Trusts are often associated with the very wealthy, who want to pass on their wealth to future heirs. However, there are many good reasons to set up a trust, even if you aren’t “rich.” In general, I recommend trusts for my clients when any one of the following factors are present:
The client owns any real estate;
The client has over $150,000 in cash or stock;
The client owns a business or has interests in a business;
The client is in a blended family situation; or
The client values privacy in their financial affairs after they pass away.
U.S. News & World Report’s recent article, “Setting Up a Trust Fund,” explains that a trust fund can be made up of assets like stocks, cash, real estate, bonds, collectibles, or even a business, that are then distributed privately and without court involvement after a death. The person setting up a trust fund is called the Grantor (also referred to as a Settlor or Trustor), and the person, people or organization(s) receiving the assets are known as the Beneficiaries.
The person the grantor names to ensure that his or her wishes are carried out is the Trustee. The initial trustee is often the same as the person setting up the trust (the grantor), with one or more persons named as backup trustees if the initial trustees can no longer manage the trust property due to death or incapacity.
While this may sound a lot like drawing up a will, they’re two entirely different legal vehicles…
A will does not even take effect until a person dies. Therefore, it offers no benefit if a person who wrote the will becomes mentally or physically incapacitated. In other words, it does not allow someone to handle a bank account, sell property or pay a person’s bills if they cannot do so while they are alive. The will merely provides instructions on who shall receive a person’s assets after they die. Moreover (and this is very significant) a will must be filed with the local probate court after a person dies, and a court supervised probate administration must often follow. The probate administration process is for the purpose of validating a deceased person’s will, inventorying their assets, which become a matter of public record that anyone can access (such as people looking to develop sales lists), ensuring that all creditors are notified and debts paid, and essentially inviting any interested potential heirs in to challenge the will.
A trust, on the other hand, is typically created during a person’s lifetime and holds his or her assets (or both his and her assets in the case of a couple) throughout lifetime, with instructions on how the trustee is to distribute assets during the lifetime of the grantor (including during incapacity of the grantor by paying bills, selling property, etc) and after a death occurs. Since the assets are in the name of the trust, there is not court process required for the backup trustee to manage the trust assets if the grantor becomes incapacitated, or to distribute the assets as stated in the trust document following the death of the grantor.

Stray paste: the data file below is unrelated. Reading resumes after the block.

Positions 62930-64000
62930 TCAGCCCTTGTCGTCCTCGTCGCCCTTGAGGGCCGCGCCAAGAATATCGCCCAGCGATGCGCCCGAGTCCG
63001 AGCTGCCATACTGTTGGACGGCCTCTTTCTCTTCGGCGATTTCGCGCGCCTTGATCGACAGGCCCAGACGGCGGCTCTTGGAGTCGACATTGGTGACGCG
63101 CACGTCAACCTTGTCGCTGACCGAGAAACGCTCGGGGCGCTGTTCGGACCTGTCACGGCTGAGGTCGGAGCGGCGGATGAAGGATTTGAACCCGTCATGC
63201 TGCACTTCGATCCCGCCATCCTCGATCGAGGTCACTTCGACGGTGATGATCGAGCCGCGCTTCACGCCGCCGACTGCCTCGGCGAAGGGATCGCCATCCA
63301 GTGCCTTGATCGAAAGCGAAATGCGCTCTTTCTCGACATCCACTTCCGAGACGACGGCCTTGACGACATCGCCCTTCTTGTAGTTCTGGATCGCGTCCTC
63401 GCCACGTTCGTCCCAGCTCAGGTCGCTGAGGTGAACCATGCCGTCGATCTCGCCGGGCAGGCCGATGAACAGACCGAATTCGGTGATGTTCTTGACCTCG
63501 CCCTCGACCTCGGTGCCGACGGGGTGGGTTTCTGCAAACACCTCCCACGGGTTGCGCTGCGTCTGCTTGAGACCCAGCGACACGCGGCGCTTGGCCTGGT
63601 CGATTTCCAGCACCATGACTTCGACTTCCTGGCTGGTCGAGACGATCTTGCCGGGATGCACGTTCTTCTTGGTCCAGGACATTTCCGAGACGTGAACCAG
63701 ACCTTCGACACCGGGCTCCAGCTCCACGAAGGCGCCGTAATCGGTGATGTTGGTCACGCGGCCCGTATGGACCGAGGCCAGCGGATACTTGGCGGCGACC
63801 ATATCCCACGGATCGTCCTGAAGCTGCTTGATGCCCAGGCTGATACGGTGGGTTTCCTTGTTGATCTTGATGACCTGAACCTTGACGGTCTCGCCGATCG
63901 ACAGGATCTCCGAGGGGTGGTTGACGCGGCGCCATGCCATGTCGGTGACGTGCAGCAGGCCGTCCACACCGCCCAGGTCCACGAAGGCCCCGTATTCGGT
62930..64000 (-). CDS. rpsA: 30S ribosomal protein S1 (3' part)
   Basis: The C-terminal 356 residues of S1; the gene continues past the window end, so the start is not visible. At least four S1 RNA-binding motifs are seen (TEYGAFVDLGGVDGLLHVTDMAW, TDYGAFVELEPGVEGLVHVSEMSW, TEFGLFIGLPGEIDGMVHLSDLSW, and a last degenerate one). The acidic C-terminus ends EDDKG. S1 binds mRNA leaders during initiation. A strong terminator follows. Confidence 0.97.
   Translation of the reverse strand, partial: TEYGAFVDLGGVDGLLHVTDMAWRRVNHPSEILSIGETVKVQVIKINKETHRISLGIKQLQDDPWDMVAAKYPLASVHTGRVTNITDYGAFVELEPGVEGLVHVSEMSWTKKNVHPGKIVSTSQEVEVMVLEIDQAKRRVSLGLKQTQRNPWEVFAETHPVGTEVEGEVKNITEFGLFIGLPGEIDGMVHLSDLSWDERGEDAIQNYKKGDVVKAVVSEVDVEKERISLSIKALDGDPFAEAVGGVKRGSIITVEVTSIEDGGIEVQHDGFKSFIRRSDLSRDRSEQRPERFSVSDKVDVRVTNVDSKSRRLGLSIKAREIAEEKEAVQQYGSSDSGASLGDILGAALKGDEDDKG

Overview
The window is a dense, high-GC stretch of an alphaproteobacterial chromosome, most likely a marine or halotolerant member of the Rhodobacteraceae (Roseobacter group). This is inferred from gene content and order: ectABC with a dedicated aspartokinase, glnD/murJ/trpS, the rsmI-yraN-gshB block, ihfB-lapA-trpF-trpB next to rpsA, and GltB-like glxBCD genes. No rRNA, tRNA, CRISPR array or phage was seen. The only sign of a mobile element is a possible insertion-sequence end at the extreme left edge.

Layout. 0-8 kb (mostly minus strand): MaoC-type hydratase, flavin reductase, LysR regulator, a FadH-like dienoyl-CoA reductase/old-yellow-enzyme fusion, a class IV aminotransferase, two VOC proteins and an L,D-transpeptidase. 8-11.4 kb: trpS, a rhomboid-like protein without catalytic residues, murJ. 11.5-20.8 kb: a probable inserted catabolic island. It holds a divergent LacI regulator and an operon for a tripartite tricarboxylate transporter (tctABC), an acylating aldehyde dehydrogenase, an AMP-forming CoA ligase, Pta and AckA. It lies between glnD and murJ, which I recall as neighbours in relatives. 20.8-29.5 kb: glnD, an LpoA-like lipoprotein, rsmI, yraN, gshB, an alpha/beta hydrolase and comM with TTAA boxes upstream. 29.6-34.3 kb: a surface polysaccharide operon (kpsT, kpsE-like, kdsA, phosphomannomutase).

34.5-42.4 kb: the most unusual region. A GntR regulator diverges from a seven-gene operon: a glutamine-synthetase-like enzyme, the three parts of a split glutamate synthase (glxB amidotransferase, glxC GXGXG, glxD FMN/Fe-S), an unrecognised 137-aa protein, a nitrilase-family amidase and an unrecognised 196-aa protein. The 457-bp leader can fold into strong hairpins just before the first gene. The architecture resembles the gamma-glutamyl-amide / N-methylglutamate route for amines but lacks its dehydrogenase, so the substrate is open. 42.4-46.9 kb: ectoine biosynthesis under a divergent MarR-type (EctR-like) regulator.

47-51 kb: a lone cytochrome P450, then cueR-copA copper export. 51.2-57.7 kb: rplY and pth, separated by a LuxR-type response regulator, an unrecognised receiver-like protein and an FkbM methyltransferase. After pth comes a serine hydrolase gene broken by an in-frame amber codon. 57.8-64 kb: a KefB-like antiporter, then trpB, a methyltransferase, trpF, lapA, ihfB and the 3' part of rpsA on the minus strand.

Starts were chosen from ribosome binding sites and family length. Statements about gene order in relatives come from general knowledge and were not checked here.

Trusts also have several other benefits. A properly drafted trust can help reduce estate and gift taxes and considerably reduce the time and expense required to transfer assets following a death. Moreover, with a trust, you can establish rules and guidelines on how beneficiaries spend the money and assets allocated through provisions. For example, a trust can be created to guarantee that your money will only be used for a specific purpose, like for college or starting a business.
A trust fund can also be set up for minor children to distribute assets to over time, such as when they reach ages 25, 35 and 45. In fact, these days it is common for parents to choose to leave their children’s inheritance in an asset protection inheritance trust for the child’s lifetime after the parent passes away, which allows the trust funds to be used as needed, with the balance of the assets having protection from issues such as divorce, lawsuits and/or creditor problems. A special needs trust can be used for children with special needs to protect their eligibility for government benefits.
At the outset and before signing anything, you need to evaluate the purpose of the trust (because there are many types of trusts). To choose the best option, talk to an experienced estate planning attorney, who will understand the steps you’ll need to take, such as properly creating the trust, choosing successor (backup) trustees, customizing its provisions for your particular situation, transferring assets to the trust, and ensuring that beneficiary designations for all non trust assets are properly integrated into the plan. Trust law varies according to state, so that’s another reason to engage a local legal expert.
Reference: U.S. News & World Report (November 8, 2018) “Setting Up a Trust Fund”